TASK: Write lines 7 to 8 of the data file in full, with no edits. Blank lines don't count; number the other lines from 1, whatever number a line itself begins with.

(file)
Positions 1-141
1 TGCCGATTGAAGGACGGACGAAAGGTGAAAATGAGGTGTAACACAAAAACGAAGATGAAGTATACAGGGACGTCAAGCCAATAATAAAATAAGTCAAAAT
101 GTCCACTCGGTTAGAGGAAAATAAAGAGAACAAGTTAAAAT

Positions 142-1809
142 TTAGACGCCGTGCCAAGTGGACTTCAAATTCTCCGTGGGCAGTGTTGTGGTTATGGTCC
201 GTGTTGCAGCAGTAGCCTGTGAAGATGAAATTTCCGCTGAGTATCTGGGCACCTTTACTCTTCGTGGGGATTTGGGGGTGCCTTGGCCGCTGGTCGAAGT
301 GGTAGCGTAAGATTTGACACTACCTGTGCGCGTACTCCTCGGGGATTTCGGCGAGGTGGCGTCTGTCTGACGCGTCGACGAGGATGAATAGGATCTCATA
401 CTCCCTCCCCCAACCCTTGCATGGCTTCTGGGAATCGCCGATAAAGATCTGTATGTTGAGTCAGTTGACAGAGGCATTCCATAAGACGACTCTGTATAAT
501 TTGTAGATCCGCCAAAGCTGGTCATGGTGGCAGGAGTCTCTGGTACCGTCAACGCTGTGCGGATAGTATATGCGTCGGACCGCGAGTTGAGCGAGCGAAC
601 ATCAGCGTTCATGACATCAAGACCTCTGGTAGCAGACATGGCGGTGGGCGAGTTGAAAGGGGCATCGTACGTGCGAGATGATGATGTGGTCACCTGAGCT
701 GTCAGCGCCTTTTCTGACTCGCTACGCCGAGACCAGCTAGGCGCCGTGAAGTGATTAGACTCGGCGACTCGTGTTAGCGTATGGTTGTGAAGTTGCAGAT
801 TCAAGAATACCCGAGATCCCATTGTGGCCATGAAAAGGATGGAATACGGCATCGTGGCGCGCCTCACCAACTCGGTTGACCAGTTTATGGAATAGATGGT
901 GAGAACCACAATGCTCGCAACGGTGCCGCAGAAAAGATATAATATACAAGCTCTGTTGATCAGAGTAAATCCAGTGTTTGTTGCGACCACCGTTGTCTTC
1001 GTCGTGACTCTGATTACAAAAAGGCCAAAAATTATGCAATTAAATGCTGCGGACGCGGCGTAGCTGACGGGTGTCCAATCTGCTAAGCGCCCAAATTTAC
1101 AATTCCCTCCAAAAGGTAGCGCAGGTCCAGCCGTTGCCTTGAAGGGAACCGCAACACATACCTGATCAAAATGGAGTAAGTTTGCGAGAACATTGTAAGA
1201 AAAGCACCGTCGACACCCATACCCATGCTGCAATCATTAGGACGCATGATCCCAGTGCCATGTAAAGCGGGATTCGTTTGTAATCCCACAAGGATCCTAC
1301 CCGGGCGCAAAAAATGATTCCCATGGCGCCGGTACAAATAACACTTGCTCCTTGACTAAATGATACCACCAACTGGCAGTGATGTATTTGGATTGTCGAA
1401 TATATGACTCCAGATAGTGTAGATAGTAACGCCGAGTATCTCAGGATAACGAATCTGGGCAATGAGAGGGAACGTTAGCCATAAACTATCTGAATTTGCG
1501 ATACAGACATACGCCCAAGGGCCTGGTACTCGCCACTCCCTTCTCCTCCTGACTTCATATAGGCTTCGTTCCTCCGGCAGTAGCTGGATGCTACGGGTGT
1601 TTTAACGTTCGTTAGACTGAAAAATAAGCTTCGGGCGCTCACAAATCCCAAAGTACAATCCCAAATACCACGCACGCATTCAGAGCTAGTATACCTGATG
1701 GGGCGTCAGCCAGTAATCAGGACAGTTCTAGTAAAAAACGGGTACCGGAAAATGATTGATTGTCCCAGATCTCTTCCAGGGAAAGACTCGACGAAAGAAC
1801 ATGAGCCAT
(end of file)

301 GGTAGCGTAAGATTTGACACTACCTGTGCGCGTACTCCTCGGGGATTTCGGCGAGGTGGCGTCTGTCTGACGCGTCGACGAGGATGAATAGGATCTCATA
401 CTCCCTCCCCCAACCCTTGCATGGCTTCTGGGAATCGCCGATAAAGATCTGTATGTTGAGTCAGTTGACAGAGGCATTCCATAAGACGACTCTGTATAAT